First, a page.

Happy National Poetry Day!

Here in the UK, it’s National Poetry Day (that sort of rhymes, doesn’t it?). As such, Holly and I thought we would do a special post in honour of the occasion.

Recently we were very lucky to receive a package of books from Red Fox, an imprint of Random House publishers. The books in question were a trio of Quentin Blake’s works: Jack and Nancy, Quentin Blake’s ABC, and Nursery Rhyme Book. The latter two are written in rhyme so fit today’s theme perfectly.

A trio of Quentin Blake Books!

The books have been reprinted recently to celebrate Quentin Blake’s 80th birthday this autumn. We were delighted to read these as we are big fans of Mr Blake’s unique style of drawing, having first come to him from Roald Dahl’s stories. However, Blake also is an adept writer in his own right, as the contents of these books show.
In Quentin Blake’s ABC, he takes the reader through the alphabet in rhyming couplets, by covering two letters on each double-page spread:

Holly and I tried to guess what was inside the parcel. Her thoughts were much more imaginative that mine – a Mummy from Egypt was her answer. Mine was a cleverly wrapped upright vacuum cleaner. I thought the clues were in the fact that (a) a mum is opening it and (b) she is surrounded by housework. Maybe I am just cynical!

Crafty kittens

We also liked the page on kittens – this is a frequent occurrence in our house. The leg-waving on the next page is not so common, as none of us are talented in the old head-standing technique. It looks a lot of fun, though!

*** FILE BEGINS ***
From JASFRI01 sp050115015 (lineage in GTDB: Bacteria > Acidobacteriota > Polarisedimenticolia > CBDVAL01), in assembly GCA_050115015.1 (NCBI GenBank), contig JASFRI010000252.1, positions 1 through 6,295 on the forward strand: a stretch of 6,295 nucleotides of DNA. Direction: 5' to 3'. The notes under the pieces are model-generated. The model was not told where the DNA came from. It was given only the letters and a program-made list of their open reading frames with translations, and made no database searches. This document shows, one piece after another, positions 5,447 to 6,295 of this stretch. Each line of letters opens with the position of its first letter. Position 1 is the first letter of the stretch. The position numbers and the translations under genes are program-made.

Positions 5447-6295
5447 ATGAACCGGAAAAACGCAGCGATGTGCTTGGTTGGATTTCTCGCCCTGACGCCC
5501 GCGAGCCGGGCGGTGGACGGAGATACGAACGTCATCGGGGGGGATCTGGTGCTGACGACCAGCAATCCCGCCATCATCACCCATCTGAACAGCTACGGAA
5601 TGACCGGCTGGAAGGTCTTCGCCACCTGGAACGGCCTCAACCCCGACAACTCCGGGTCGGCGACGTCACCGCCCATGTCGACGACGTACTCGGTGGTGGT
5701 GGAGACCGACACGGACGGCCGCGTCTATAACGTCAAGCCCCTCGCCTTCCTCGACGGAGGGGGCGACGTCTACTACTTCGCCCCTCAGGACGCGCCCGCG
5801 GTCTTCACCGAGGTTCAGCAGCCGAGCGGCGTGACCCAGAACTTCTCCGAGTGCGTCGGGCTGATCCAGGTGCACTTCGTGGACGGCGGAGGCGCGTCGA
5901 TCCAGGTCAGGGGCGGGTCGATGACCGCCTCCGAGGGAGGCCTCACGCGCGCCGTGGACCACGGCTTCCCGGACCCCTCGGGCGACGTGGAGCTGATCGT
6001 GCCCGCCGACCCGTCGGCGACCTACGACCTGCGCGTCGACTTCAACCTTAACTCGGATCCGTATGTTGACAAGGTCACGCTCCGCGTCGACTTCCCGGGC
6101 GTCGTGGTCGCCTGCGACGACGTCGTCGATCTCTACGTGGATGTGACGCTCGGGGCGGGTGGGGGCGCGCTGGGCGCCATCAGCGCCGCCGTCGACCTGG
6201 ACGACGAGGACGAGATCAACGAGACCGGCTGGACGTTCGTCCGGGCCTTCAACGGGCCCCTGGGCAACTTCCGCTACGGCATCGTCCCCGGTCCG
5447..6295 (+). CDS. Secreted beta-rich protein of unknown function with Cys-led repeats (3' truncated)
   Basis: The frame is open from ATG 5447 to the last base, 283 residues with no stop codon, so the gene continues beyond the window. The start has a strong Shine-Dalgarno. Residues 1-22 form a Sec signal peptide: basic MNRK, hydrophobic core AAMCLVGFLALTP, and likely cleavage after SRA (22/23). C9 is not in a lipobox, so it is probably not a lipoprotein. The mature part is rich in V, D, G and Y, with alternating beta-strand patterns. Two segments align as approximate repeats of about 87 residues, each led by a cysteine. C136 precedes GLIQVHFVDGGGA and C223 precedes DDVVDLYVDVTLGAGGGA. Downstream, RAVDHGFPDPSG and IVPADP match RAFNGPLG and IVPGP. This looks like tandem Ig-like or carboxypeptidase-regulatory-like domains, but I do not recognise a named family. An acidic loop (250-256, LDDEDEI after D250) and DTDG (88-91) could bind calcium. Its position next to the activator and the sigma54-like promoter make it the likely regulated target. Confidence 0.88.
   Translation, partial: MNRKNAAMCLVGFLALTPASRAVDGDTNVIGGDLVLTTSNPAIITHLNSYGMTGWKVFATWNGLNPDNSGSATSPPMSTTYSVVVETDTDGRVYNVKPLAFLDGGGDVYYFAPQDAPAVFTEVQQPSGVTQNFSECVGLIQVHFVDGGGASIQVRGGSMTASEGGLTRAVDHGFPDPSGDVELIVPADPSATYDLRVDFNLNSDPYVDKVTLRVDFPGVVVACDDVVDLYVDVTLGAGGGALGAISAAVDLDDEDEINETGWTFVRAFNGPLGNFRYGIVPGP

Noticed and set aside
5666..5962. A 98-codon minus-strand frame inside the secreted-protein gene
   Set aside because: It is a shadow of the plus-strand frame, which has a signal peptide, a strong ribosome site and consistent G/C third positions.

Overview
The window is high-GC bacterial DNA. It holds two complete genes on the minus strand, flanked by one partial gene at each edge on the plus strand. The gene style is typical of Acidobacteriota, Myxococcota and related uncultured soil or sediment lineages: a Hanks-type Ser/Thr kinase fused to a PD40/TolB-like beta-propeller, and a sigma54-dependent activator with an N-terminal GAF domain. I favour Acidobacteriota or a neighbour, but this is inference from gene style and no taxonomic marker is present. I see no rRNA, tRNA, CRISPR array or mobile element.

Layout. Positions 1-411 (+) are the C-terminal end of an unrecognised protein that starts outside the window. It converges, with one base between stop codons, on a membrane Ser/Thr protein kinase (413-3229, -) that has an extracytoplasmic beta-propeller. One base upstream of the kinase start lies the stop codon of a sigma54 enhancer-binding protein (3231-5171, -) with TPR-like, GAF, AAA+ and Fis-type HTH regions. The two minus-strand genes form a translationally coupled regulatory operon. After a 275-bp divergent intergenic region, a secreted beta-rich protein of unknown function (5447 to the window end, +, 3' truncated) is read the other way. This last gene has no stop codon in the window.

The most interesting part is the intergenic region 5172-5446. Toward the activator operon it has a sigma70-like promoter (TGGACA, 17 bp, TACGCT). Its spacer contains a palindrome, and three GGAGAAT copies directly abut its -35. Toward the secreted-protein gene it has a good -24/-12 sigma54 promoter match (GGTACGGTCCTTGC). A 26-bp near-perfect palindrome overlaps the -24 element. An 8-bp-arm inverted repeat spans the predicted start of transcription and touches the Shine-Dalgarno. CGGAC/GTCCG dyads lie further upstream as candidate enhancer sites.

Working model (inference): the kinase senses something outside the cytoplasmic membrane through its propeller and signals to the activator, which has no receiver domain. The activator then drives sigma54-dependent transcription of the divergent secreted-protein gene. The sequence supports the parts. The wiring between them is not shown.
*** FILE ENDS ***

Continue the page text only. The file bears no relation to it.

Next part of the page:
Moving on to Nursery Rhyme Book, I was pleased to see that Blake had chosen some of the less-well-known rhymes to include in his small anthology, such as “Jack Spratt”, “Dickery Dickery Dare” and “Gregory Griggs” and his 27 wigs. Holly and I had a laugh at that one, and discussed which wig we were most likely to wear.

Holly rather liked the long, flowing red one, whereas I fancied the nautical-themed ship wig.

I also laughed a lot at Goosey, Goosey Gander and Little Betsy Baker (with incredibly thin pigtails) being shaken – very realistic in this picture:

Shaken, not stirred

Finally, we looked at Jack and Nancy, which was Blake’s second published picture book. This story is all about the protagonists names in the title – Jack and Nancy – who live a very happy and comfortable life in a cottage by the sea but long for the sort of adventures the visiting sailors tell them about. One day, their wish is granted, as a violent storm whips them up by the handle of their umbrella and transports them to an island full of parrots.

Dramatic storms in Jack and Nancy – I loved the deep, rich swirls of the clouds against the scratchy illustrations.

Life on the island sounds like a Biblical paradise, with fresh fruit to eat and water to drink, and swimming naked in the sea with the fishes.

Swimming in the nuddy.

However, despite living in their very own Garden of Eden, Jack and Nancy soon realise that it’s home where they are happiest. The trouble is, with no ships in sight for days, will they ever get back?

Holly’s review:

These books were sent free to us from some publishers. Now, these books are being reprinted and we were the first to get a copy*.  They are excellent books and I know because I have read them all. They are for all ages, well apart from the ABC book. I like these books because they are funny. Why? Because of the drawing and the writing. They are all funny. I also like them because of the imagination in them. They can be adventurous not just because of the story but because of the words and rhymes and letters. If you want to read these books look in your local library or online.

* [NB from Sam: we were sent these just before official publication date of 27 September 2012.]

Disclaimer: Although we were given these books by the publisher, the reviews and thoughts are our own.



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